Week CXVIII: NYS emergency extended another month as COVID cases continue to decline

— Data from the federal departments of labor and treasury, chart from NYS Comptroller’s Office

New York State’s monthly Unemployment Trust Fund loan balance peaked in 2021 at $10.2 billion but has not declined markedly since.

ALBANY COUNTY — On Tuesday, Governor Kathy Hochul, a Democrat, extended the state’s disaster emergency until July 14.

Senate Republican Leader Rob Ortt issued a nine-word statement in response: “Enough is enough. End the state of emergency immediately.”

Hochul’s executive order noted, “New York continues to experience COVID-19 transmission, with the rate of new COVID-19 hospital admissions remaining at over 100 new admissions a day.”

Statewide hospitalizations on Tuesday totaled 1,938, down from the peak of 2,724 on May 23 in the latest surge, caused by Omicron subvariants.

While the picture in New York generally improved this week as most of the state has counties with low or medium community levels of COVID-19 — Albany County, for the first time in nearly two months, was deemed “medium” last Friday — most of the nation is seeing an upward trend in cases and in hospitalizations, according to the Centers for Disease Control and Prevention.

The surge caused by Omicron subvariants hit the Northeast first. Now, just seven of New York’s 62 counties remain designated as “high,” meaning masks should be worn indoors in public: Nassau, Suffolk, Orange, Sullivan, Schenectady, Rensselaer, and Clinton.

Nationwide, close to 10 percent of counties are labeled “high” by the CDC, an increase of over 2 percent from last week while close to a third are labeled “medium,” an increase of close to 10 percent.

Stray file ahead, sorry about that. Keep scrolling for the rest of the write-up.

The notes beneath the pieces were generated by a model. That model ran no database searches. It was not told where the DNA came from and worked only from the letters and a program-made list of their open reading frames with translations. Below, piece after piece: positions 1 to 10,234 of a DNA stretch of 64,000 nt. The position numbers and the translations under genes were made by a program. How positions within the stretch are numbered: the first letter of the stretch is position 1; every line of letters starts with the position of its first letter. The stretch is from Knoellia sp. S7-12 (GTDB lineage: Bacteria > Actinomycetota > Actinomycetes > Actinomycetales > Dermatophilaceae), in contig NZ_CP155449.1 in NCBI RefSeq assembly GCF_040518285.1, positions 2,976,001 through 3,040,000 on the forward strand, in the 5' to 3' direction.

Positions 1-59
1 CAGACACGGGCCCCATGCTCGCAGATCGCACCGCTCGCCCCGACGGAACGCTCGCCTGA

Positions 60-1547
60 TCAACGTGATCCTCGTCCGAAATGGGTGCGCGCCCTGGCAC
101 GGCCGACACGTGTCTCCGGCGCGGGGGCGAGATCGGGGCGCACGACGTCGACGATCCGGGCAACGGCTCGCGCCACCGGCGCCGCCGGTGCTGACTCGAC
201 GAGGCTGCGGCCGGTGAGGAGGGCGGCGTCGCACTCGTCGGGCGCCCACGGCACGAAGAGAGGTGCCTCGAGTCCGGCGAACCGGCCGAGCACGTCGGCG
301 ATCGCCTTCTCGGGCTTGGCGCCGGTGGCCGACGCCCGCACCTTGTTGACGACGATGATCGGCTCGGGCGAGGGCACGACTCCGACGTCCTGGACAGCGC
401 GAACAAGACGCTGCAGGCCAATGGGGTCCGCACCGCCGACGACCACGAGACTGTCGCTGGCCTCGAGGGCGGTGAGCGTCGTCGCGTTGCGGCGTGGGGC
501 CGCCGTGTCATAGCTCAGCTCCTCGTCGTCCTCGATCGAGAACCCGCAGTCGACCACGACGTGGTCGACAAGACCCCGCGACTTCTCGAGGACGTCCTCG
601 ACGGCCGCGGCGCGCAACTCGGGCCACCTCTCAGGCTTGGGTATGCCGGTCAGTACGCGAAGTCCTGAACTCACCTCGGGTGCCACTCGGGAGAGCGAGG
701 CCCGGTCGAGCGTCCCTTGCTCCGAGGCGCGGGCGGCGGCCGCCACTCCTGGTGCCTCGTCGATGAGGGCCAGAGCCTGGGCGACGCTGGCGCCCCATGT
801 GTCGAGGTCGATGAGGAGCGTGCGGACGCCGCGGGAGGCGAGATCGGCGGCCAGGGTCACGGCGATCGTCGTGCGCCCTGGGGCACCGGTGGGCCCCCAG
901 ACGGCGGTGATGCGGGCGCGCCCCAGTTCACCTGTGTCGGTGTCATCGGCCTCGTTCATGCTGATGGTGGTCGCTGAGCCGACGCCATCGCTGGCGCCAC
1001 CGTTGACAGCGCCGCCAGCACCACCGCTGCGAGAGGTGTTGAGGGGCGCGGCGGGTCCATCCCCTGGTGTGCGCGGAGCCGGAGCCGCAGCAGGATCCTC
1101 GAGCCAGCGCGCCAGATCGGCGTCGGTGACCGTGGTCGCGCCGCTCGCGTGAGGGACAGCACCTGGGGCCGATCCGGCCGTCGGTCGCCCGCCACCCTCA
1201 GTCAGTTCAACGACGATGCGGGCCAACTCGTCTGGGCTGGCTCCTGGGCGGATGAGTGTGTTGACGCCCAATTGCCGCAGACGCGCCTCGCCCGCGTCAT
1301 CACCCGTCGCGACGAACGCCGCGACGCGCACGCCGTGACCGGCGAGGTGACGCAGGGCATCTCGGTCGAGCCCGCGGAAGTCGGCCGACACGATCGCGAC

At the same time, over 57 percent are labeled as having a “low” community level, a decrease of more than 12 percent.


Albany County

Albany County Executive Daniel McCoy reported three more COVID-related deaths this week: a woman in her sixties, a man in his seventies, and a woman in her eighties. 

This brings the county’s COVID-19 death toll to 566.

At the same time, in his Friday release, McCoy said, “While this virus is clearly still a threat — especially for those with weakened immune systems and underlying health conditions — our metrics continue to move in the right direction. Average cases per 100,000 are still on a downward slope, now the lowest I’ve reported since April 13, and hospitalizations are also declining,” McCoy reported in the release.

“Additionally,” he went on, “the wastewater monitoring system at our North and South Wastewater Treatment Plants in Albany are showing decreasing levels of the coronavirus, which means we will continue to see decreasing levels of infections in the coming weeks, as this is a leading indicator.”

Scientific studies have shown that the genetic material of the virus causing the disease can be detected in the feces of up to 40 percent of people who are infected.

The state website reporting wastewater metrics said on Tuesday that the most recent samples, taken on June 6, show a decreasing trend.

At Albany County’s North Plant, which serves an estimated 109,426 people, there has been a 21 percent decrease over two weeks, the site says. At the county’s South Plant, which serves an estimated 80,922 people, there has been a 26 percent decrease in the last two weeks.

Both sites are labeled as having “substantial to high levels.” The county has a population of about 317,000.

Wastewater samples collected and analyzed on April 4 in Albany had shown a 32 percent spike in COVID-19 intensity over a two-week period, which presaged the surge in COVID cases caused by Omicron subvariants.

On Tuesday, McCoy reported that the cases per 100,000 of the county’s population is now down to 16.8, continuing the decrease that started on May 19.

This compares with 25.4 last week, 38.2 two weeks ago, 49.6 three weeks ago, 51.2 four weeks ago, 54.2 cases per 100,000 five weeks ago, 43.7 six weeks ago, 37.7 seven weeks ago, 28.3 cases eight weeks ago, 21.1 cases nine weeks ago, and 11.0 cases per 100,000 ten weeks ago.

The state’s count of cases per 100,000 of population, as a seven-day average, peaked at 51.0 on May 11. It is now down to 27.60, a slight drop from 29.89 last week, and a dramatic drop from 41.41 two weeks ago.

Long Island still has the highest rate, at 31.99, down from 38.61 last week, a decrease from 45.7 two weeks ago and 62.72 three weeks ago. The Finger Lakes region has the lowest rate at 9.90 per 100,000 of population.

The less reliable infection rate — the percentage of positive test results — is now at 7.7 percent for Albany County as a seven-day average.